Donald Trump suggests he does not know if climate change is manmade, saying: 'It'll change back again'

President says he does not want to 'give trillions and trillions of dollars' to tackle problem that threatens billions of lives across world

Monday 15 October 2018 10:23
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Donald Trump says he thinks climate change will 'change back'

Donald Trump has suggested he does not know if climate change is “manmade”, before saying "it'll change back again".

In an interview with CBS60 Minutes the president backed off his previous remarks that global warming was a hoax but said he was unsure about its causes.

He added that he was reluctant to do anything about the issue as he did not want to put the US at a disadvantage.

"I think something's happening. Something's changing and it'll change back again," Mr Trump said.

"I don't think it's a hoax. I think there's probably a difference. But I don't know that it's manmade. I will say this: I don't want to give trillions and trillions of dollars. I don't want to lose millions and millions of jobs."

Mr Trump had previously claimed that climate change was a hoax that had been “created for and by the Chinese”.

"The concept of global warming was created by and for the Chinese in order to make US manufacturing non-competitive,” he said in a tweet in 2012, frequently repeating his claim it was a hoax and casting doubt over scientific findings.

"I'm not denying climate change," he said in the interview. "But it could very well go back. You know, we're talking about over a ... millions of years."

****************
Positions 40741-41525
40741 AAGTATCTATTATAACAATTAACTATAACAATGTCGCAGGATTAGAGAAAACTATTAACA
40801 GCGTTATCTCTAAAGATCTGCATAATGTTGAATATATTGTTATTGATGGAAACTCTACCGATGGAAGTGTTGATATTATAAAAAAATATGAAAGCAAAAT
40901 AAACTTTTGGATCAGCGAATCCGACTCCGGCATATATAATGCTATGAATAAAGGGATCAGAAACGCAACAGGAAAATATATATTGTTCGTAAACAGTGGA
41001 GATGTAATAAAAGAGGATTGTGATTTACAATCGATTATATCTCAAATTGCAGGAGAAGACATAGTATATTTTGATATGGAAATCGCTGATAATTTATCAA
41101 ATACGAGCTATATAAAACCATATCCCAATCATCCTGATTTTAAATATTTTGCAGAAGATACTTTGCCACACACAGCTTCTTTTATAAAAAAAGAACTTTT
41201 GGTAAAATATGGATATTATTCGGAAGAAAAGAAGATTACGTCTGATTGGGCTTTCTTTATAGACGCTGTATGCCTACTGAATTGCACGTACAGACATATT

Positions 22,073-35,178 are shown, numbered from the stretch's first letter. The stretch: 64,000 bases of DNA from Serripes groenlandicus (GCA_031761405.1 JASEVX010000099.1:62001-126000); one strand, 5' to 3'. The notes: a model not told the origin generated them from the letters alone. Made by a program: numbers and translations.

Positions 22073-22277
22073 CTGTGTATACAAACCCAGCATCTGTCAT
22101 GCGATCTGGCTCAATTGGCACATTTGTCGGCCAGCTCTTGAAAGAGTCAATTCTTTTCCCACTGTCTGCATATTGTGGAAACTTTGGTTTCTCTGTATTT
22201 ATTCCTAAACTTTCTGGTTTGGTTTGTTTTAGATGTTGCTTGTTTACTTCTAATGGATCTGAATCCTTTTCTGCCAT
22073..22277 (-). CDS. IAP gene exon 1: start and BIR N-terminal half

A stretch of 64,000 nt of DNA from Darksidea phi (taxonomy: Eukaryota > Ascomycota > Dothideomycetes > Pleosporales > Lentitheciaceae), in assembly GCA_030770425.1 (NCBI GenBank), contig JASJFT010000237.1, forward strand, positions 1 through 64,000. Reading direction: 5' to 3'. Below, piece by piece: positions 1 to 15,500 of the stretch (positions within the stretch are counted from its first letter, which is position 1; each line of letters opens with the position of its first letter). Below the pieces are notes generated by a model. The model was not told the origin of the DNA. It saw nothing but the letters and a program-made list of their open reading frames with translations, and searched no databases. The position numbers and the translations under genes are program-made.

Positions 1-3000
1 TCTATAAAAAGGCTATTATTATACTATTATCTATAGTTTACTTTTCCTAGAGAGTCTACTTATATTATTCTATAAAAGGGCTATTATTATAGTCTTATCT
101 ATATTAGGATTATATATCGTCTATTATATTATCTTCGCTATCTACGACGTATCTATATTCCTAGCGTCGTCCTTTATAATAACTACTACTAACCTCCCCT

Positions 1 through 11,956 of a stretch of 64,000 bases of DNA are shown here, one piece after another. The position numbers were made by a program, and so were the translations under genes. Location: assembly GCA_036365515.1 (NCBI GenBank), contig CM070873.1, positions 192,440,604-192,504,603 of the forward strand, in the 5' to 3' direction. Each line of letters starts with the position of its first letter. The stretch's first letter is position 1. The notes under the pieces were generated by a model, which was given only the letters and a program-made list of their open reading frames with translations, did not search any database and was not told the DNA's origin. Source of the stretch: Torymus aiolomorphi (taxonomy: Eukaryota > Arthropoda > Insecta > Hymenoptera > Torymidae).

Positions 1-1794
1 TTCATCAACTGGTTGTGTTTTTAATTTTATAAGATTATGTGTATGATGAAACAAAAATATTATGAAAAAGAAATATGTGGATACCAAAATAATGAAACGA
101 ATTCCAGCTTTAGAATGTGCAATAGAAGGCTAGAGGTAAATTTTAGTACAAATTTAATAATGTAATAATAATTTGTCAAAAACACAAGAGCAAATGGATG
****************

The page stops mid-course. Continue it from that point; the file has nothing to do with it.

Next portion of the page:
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The president's suggestion global warming will "change back" is not supported by experts.

Temperature records kept by Nasa and the National Oceanic and Atmospheric Administration show the world has not had a cooler-than-average year since 1976 or a cooler-than-normal month since the end of 1985.

Mr Trump, who is scheduled to visit areas of Georgia and Florida damaged by Hurricane Michael on 15 October, also expressed doubt over scientists' findings linking the changing climate to more powerful hurricanes.

"They say that we had hurricanes that were far worse than what we just had with Michael," said Trump, who identified "they" as "people" after being pressed by "60 Minutes" correspondent Leslie Stahl.

She asked: "What about the scientists who say it's worse than ever?" the president replied, "You'd have to show me the scientists because they have a very big political agenda."

Mr Trump's comments came just days after a Nobel Prize-winning Intergovernmental Panel on Climate Change (IPCC) issued a warning that global warming would increase climate-related risks to health, livelihoods, food security, water supply, human security and economic growth.

The report detailed how Earth's weather, health and ecosystems would be in better shape if the world's leaders could somehow limit future human-caused warming.

Agencies contributed to this report

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